Tested, Tasted and Terrific Olive Oils

Olive oil not only tastes great, but is also great for your health. Here’s what makes a good olive oil good at both.
By Heidi Hunt
Dec. 15, 2008
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Good quality extra virgin olive oil, blended from a variety of olives, is a wonderful complement to salads, pastas and is especially good for dipping with bread.
FOTOLIA/RICCARDO BRUNI


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Olive oil has a variety of wonderful flavors — from mild to citrusy to peppery — that complement almost all meats, salads and vegetables. Whereas corn oil just tastes like, well, corn oil, the taste of a specific olive oil varies based on the region (this flavor variation is known as terroir, or the taste of place) where its olives were grown and the growing conditions at that time — much like wine.

But taste is not olive oil’s only virtue; it also contains a fat that is actually good for you. Olive oil is rich in Omega-3 fats and research has found that diets rich in Omega-3 — such as those common in the traditional Greek diet — have a lower risk of heart disease then those who consume the saturated fats of dairy products and red meat — which are common in the typical American diet.

Grades and Uses

The highest-quality olive oils come from the first cold pressing of the olive as soon after harvesting as possible, preferably within 24 hours, to minimize flavor-altering oxidation of the olive. Cold pressing entails no heat or chemicals; therefore, the flavor of the oil is not altered in the pressing process.

The International Olive Council in Madrid, Spain, sets the standards for olive oil grades. To be labeled ‘extra virgin,’ an oil must meet certain flavor standards, as well as have an oleic acid level of less than 0.8 percent. Oleic acid is related to the level of free fatty acids in the oil, which are a product of deterioration. The other two categories for food-quality olive oil are virgin (from the first pressing but with a higher acidity) and pure (a blend of refined and virgin oils). Light olive oil, a U.S. designation, refers to the light olive flavor of the oil and not its fat content.

The color of olive oil, golden to green, is an indication of the type of olive used to make the oil, and how ripe the olives were when they were harvested. Too green and the oil will be bitter, too ripe and the olives will have lost their essential flavors. A blend of a few green and mostly reddish-black olive varieties yields the best flavor.

Extra virgin olive oil is prone to oxidation, which alters the flavor. Plus, too much heat or light can make the oil turn rancid. So purchase smaller containers of this type, and keep them in a dark pantry at room temperature.

For your taste, find a good quality extra virgin oil whose flavor you really like for drizzling over pastas and salads, and dipping with a good crusty artisan bread. Heat alters the flavor of olive oil, so you can use a lower grade for cooking — virgin or pure — which has fewer subtle flavors.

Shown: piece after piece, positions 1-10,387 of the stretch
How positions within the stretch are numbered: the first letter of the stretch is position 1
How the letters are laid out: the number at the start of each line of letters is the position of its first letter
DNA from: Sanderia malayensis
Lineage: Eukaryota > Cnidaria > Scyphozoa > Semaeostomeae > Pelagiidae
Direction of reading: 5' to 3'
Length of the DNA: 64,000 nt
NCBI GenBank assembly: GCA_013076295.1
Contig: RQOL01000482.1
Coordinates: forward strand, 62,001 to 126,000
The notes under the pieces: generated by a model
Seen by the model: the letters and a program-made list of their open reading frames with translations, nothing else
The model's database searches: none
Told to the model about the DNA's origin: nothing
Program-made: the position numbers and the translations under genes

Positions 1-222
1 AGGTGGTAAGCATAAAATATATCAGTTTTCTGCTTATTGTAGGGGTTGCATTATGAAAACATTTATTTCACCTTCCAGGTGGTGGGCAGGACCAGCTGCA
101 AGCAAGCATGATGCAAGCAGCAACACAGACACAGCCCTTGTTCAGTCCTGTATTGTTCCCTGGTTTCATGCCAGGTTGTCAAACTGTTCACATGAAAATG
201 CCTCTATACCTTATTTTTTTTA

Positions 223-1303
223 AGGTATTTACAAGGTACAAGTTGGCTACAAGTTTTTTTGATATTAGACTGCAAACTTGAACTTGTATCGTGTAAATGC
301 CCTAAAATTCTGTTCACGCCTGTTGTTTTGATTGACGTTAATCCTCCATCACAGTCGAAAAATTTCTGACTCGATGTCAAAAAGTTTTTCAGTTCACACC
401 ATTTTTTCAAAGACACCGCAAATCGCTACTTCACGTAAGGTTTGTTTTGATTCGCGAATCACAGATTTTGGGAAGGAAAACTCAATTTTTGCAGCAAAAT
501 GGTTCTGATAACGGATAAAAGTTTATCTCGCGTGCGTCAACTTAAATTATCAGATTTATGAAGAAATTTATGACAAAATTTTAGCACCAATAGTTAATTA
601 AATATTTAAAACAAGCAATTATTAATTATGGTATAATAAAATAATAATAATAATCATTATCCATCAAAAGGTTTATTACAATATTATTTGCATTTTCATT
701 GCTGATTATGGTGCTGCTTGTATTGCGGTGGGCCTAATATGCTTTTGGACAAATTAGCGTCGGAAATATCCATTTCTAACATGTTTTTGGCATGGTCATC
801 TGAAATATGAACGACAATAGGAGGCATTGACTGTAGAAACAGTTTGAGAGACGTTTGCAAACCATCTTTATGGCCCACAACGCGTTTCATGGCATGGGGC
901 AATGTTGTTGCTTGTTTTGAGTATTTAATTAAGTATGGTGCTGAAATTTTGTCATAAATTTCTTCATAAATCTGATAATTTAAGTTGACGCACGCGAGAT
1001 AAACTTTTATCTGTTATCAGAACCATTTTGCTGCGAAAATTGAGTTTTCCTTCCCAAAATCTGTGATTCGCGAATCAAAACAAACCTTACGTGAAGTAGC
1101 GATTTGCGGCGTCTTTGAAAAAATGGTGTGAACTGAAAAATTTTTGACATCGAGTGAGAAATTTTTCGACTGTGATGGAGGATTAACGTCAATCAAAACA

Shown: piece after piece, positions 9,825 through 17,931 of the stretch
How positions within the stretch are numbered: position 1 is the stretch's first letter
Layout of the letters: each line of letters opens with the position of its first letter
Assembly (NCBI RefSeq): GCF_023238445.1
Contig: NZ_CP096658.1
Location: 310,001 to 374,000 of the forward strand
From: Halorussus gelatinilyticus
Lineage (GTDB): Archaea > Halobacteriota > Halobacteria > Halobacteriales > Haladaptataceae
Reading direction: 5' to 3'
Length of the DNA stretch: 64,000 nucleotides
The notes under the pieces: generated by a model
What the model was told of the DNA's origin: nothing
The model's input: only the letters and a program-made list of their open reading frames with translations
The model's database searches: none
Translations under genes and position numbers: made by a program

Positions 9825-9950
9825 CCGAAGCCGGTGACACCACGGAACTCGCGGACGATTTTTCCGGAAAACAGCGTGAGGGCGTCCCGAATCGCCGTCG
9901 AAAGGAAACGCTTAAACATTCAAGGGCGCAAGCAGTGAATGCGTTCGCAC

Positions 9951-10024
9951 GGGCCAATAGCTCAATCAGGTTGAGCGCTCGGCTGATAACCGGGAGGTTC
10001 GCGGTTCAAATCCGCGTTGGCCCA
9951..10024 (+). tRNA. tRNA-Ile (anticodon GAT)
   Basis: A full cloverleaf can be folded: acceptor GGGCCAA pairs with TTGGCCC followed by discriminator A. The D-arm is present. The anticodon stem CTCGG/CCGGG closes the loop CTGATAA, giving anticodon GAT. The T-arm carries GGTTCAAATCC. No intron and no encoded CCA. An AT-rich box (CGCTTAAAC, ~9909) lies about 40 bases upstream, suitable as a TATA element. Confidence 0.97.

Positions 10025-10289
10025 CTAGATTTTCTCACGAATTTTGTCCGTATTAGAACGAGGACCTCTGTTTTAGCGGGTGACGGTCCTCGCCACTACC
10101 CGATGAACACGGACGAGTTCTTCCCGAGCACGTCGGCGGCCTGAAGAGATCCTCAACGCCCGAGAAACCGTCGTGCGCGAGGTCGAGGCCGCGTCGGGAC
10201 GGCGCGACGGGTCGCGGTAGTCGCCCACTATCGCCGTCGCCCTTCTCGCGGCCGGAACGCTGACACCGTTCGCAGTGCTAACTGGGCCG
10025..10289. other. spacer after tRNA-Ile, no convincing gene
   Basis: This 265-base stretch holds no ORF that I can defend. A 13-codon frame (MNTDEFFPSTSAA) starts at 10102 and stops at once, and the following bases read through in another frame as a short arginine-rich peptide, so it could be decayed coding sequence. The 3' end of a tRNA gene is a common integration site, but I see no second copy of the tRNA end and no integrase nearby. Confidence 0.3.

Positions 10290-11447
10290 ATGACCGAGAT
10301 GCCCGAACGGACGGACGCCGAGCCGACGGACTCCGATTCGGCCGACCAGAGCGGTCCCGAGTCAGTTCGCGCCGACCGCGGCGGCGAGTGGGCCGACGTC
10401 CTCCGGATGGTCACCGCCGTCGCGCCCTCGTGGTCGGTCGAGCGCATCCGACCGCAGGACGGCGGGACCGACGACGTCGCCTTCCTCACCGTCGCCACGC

Tastes

Recently the Mother Earth News editors tasted several extra virgin olive oils to see what we liked and didn’t like, and if we could detect their flavor differences. We know, what a tough job!

Many grocery stores carry half a dozen or so affordable brands of extra virgin olive oil, usually for less than $15 for a 17 ounce bottle. Of course, there are gourmet examples out there, such as Campo Corto Extra Virgin Olive Oil, which comes from Tuscany and costs $50 for a 16.9 ounce bottle.

Curious as we were about that one, we wanted to focus our evaluations on brands that are widely available. In the end, we tasted all of these oils, with incredible bread from Wheatfields Bakery of Lawrence, Kan.: Bertolli, Filippo Berio, Pompeian, Carapelli, DaVinci, Colavita and Newman’s Own Organic.

So what did we think? After thorough evaluations, the results came out all over the board! Remember that olive oils have varying tastes? Some folks really loved Pompeian, saying, “more olive flavor than others;” while others did not like that oil, calling it “bitter with an unpleasant aftertaste.”

Newman’s Own received the most consistently positive comments of the seven we tested. There are many more options out there, and we could probably bring ourselves to test olive oils again, but the bottom line seems to be personal preference and terroir.

So, we recommend you use extra virgin olive oil for non-cooked preparations such as pasta, salads and for dipping bread. Try a few small bottles and see which one your family prefers. Keep virgin or pure olive oil on hand for cooking. And remember to feel good about the olive oil you consume, as it is good for you, too.


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Post a comment below.

 

donna.griswold.5
5/2/2013 3:44:14 PM

I use queen creek olive oil made in queen creek az


Dave Goeking
8/1/2009 10:57:24 AM
I read the article and enjoyed it. I'm sorry to say that the oil that you get in the American supermarket isn't that great. My wife is Italian and we just retired in Crete Greece. There are over three million olive trees just on the island of Crete and one thing is for sure, the Greeks know how to press olives. We have the oil from Italy and it's better than the States, but in many peoples opinion here in Crete that Italian oil isn't that great. Good but not Great. There is several rumors that the Greeks sell most of the olive oil to Italy, Spain, France and Portugal. They say that the Italians blend their oil with the Greek oil and that's why there oil is fairly good. That's what the export to the States. Well, we have several Greek friends that always give us a couple liters of oil after they have their first press. Now that's GOOD, no GREAT!!!!